TL;DR Science: Carbon Cycle
By Angelo Chen
October 20, 2021 · 3 minute read
Carbon is an element, fourth most abundant in the universe, but also composes more compounds than any of the other elements combined. Carbon moves throughout the earth is two main cycles, the fast and the slow cycle. As their names imply, the former occurs quickly, in the span of roughly one lifetime, and the latter occurs over the course of millions of years.
The Fast Cycle
The fast cycle is primarily composed of the biosphere, or living things in general. It begins with photosynthesis, a process in which plants and algae take in light, CO2, and H2O to form sugars and oxygen. Without carbon, we wouldn’t have CO2, and plants wouldn’t produce the oxygen we need to breathe.
From here, plants can transfer their carbon to animals when they are eaten, and it makes its way through the food chain as animals prey upon each other. You engage in this part of the carbon cycle everyday, because all the food you eat has carbon in it.
In all living things, carbon continues to be cycled through respiration. This is a process in which an organism takes in O2 and releases CO2 back into the atmosphere. You are familiar with this process, as you breathe in oxygen and exhale carbon dioxide. With CO2 having been released back into the atmosphere, it can be reused in photosynthesis and the carbon cycle begins again.
Not all carbon is released back into the atmosphere via respiration. It is also recycled back into the atmosphere via decomposition. After a plant or animal dies, bacteria break down the carbon inside the organism and form carbon dioxide, which is subsequently sent back into the atmosphere, to be used in photosynthesis.
However, photosynthesis isn’t the only way the carbon cycle can start. Enter, the slow cycle.
The Slow Cycle
The slow cycle is a pathway for carbon that takes thousands to millions of years to complete. It involves rocks, oceans, and the atmosphere.
The slow cycle begins with carbon dioxide in the atmosphere combining with water vapor, forming acid rain when it eventually precipitates. This acidic rain wears away at mountains, eroding the rocks and releasing the carbon fixed into them. This carbon is dissolved into the rainwater, which flows down rivers into oceans. The carbon is then evaporated back into the atmosphere with water, or it solidifies and falls to the ocean floor, forming the Earth’s crust.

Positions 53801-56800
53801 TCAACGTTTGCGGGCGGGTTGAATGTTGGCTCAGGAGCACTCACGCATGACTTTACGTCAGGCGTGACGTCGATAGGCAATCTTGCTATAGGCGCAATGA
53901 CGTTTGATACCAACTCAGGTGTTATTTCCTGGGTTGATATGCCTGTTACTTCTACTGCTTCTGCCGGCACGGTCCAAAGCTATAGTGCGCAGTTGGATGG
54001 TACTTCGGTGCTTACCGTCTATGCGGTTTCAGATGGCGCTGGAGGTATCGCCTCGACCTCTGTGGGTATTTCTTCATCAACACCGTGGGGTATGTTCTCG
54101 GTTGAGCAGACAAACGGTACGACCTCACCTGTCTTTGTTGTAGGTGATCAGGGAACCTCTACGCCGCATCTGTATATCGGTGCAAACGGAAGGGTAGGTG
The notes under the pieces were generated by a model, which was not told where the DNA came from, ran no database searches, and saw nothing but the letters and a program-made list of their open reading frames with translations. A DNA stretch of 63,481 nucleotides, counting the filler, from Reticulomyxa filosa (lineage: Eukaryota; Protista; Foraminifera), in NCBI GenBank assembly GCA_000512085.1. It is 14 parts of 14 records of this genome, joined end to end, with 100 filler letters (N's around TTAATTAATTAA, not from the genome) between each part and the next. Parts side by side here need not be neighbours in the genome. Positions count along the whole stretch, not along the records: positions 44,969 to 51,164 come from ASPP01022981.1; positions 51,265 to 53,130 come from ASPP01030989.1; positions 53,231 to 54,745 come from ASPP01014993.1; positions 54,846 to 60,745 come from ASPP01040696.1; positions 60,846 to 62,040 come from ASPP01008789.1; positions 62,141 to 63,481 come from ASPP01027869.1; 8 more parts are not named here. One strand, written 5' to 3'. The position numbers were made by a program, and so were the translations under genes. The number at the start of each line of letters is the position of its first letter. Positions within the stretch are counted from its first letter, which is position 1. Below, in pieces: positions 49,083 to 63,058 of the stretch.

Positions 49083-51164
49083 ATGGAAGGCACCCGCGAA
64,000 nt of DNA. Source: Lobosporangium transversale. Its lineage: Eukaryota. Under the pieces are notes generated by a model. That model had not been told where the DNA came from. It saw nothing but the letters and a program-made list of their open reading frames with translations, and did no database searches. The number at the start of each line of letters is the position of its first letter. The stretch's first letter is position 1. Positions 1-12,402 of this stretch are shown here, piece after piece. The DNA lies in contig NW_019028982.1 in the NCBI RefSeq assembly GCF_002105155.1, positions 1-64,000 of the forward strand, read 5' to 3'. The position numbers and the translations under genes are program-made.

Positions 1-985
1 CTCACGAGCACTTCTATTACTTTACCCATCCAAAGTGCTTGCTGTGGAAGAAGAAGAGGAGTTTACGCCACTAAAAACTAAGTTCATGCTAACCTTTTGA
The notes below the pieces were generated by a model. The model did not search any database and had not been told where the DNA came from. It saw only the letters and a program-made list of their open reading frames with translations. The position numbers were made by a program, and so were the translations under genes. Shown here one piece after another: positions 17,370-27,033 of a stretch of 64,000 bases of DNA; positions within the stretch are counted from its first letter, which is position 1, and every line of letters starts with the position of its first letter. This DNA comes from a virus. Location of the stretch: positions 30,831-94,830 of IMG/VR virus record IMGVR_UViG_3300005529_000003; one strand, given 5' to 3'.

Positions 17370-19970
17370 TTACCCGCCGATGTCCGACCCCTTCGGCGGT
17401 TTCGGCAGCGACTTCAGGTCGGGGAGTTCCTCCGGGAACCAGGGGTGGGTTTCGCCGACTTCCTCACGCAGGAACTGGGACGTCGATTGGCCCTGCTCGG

Another part of the carbon cycle involves fossil fuels. When the carbon of dead organisms fails to be recycled into carbon dioxide, due to the lack of bacteria or oxygen needed to properly decompose substances, the carbon dioxide gets locked into into the Earth. With heat, time, and pressure, this carbon forms fossil fuels, such as petroleum (crude oil) and coal.
These fossil fuels remain locked in the Earth until tectonic plates collide form volcanoes. When volcanoes erupt, they release immense amounts of carbon dioxide from the fossil fuels buried deep within them. This was one of the only ways fossil fuels could be recycled into the atmosphere, and since volcanic eruptions are rare, the slow cycle would typically take millions of years to complete one cycle.
However, the presence of humans has rapidly accelerated the conversion of fossil fuels back into the atmosphere, as people mine and burn coal and oil for energy. This abnormally fast release of carbon partly contributes to the ongoing increase of carbon dioxide in the atmosphere, resulting in global warming.
For more information check out the Science Learning Hub’s interactive diagram of the carbon cycle here.
The carbon cycle consists of two main processes: the fast and slow cycles. In the fast cycle, carbon dioxide is absorbed into plants through photosynthesis, transferred into animals via consumption, and then goes back into the atmosphere by respiration and decomposition. In the slow cycle, carbon dioxide binds with rain to weather away at rock. This releases fixed carbon which gets evaporated back into the atmosphere. Dead organisms can also create fossil fuels, which are released in volcanoes or in the burning of fossil fuels for energy.
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About The Author
Angelo is currently a junior at Suncoast Community High School. He enjoys spending time with his dog, and playing volleyball and violin as hobbies. He also enjoys doing math, in and out of school. If you have any questions about this article, feel free to contact him at firstname.lastname@example.org.